I fit into neither of those categories. Through good fortune with scholarships (and parents who were happy to not have to pay for tuition or room and board and have thus been overly generous in insisting on paying for some incidental expenses) I am in better financial shape than many my age. I have no school debts and have accumulated a chunk of savings by saving scholarship stipends and summer income. Today, not including loose change and after spending money on rent that will eventually be reimbursed, my net worth is $15,746.25.
Many months ago, the goal was to save $10,000 before finishing college. It's probably time to revise that goal. It seemed like a nice round number, attainable, and enough to live on for many months in a worst case scenario. Now, if I manage to avoid dipping further into my savings between now and when I get a "real job" rather than an internship that is technically a fellowship, I'll be able to fully fund a roth and still keep the emergency reserve. Would it be silly to try to not dip into my savings for the next year but spend the interest? Is it reasonable to take a hiatus from savings?
It might be good to scrimp and save for a down payment, but buying a house will be several years in the future. An extra few dollars a week now could make a fairly dramatic difference in my day to day life, and an extra couple hundred bucks in savings probably won't make much difference once I have a job. Yet, it feels irresponsible to slack off.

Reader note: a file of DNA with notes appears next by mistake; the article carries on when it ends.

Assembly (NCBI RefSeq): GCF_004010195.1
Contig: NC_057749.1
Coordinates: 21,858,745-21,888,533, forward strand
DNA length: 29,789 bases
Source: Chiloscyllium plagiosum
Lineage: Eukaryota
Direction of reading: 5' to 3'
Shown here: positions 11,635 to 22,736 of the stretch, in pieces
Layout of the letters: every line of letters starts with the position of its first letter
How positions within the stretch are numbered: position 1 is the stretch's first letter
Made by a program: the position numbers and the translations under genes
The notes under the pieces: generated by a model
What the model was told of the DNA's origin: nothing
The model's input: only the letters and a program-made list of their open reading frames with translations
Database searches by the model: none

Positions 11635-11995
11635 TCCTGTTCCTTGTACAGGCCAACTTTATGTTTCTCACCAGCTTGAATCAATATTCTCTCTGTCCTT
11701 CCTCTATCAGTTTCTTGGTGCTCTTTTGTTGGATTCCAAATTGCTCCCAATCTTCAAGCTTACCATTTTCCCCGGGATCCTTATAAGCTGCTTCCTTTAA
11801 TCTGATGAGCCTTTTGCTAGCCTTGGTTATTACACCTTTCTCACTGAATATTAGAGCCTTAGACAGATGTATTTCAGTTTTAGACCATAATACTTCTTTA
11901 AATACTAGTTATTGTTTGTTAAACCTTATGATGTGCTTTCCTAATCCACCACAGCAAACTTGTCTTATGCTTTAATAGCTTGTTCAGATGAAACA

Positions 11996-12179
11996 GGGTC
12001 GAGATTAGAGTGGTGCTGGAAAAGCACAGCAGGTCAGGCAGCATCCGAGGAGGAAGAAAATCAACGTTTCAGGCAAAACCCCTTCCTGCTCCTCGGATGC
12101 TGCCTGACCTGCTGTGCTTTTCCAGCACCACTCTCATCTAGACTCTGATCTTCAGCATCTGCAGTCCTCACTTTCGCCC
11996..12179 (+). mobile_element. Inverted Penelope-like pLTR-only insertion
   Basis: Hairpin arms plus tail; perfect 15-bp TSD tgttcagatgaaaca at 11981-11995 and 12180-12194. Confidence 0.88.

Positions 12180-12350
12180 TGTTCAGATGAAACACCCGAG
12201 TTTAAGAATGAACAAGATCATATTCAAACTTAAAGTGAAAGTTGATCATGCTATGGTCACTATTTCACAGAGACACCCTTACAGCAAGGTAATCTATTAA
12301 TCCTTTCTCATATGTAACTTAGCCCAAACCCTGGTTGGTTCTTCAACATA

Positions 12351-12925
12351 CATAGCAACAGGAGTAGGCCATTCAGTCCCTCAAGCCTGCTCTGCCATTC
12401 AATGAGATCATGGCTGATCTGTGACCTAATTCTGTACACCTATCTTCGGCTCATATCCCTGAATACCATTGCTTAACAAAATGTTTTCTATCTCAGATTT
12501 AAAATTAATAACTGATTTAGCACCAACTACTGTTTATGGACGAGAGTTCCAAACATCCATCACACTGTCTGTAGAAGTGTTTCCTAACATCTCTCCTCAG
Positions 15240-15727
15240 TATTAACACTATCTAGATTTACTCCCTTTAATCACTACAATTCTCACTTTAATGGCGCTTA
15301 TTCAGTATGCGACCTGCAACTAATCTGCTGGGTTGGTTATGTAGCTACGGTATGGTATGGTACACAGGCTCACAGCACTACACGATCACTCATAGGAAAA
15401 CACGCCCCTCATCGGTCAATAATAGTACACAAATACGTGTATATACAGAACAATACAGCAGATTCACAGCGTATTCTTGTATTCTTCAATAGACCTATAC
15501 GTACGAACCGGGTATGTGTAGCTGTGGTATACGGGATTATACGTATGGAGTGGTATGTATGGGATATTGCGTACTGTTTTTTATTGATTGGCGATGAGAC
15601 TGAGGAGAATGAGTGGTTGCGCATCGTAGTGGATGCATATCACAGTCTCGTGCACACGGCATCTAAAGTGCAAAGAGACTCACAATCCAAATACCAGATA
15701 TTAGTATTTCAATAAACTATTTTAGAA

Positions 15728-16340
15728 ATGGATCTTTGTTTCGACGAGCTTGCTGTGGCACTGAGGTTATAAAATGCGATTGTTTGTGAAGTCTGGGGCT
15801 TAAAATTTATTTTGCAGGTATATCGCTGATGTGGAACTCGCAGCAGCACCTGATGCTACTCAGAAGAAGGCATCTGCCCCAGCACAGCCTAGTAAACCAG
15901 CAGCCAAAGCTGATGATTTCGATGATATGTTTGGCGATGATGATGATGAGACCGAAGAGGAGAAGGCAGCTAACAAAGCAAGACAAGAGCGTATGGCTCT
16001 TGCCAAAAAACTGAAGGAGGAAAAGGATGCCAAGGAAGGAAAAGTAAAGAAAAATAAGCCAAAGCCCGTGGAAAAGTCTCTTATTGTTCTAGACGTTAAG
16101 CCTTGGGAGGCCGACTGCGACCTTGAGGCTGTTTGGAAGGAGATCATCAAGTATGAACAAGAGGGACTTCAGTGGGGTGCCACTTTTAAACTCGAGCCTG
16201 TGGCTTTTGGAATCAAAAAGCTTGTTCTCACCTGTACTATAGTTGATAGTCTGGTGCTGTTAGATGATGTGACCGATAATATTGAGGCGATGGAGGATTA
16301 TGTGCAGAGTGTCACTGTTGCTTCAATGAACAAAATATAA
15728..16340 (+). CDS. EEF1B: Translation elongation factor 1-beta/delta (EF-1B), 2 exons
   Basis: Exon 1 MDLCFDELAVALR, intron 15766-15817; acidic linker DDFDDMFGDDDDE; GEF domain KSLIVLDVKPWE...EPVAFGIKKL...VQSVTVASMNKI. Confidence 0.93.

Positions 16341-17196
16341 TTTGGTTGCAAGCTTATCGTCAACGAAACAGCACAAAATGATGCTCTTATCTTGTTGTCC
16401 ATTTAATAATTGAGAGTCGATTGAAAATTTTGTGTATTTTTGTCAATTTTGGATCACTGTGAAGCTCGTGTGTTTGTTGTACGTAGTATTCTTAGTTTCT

Friday, August 24, 2007
Tonight I went on a pantry stocking mission. I got three cans of fat free refried beans, two pounds of brown rice, tortillas, and taco sauce for making burritos. I bought parmesan cheese to go with my favorite quick dinner of cheese ravioli and tomato sauce which I already have on hand. I got a big container of oatmeal and some brown sugar for very inexpensive breakfasts. I got onion powder and garlic powder since they improve so many dishes. I got a box of my favorite macaroni and cheese for a day when I need comfort food. I indulged in dried apples and dried cranberries to encourage myself to eat more fruit. I got jello, instant chocolate pudding mix, and two multipacks of sugarless gum since I've been feeling very deprived without desserts. I also bought four packages of ramen noodles since I do genuinely like them even though I wouldn't want to live on them. The grand total was $21.10 with tax. I think I did pretty well, but if anyone has suggestions for frugal meals for the next shopping trip, please let me know.
Thursday, August 23, 2007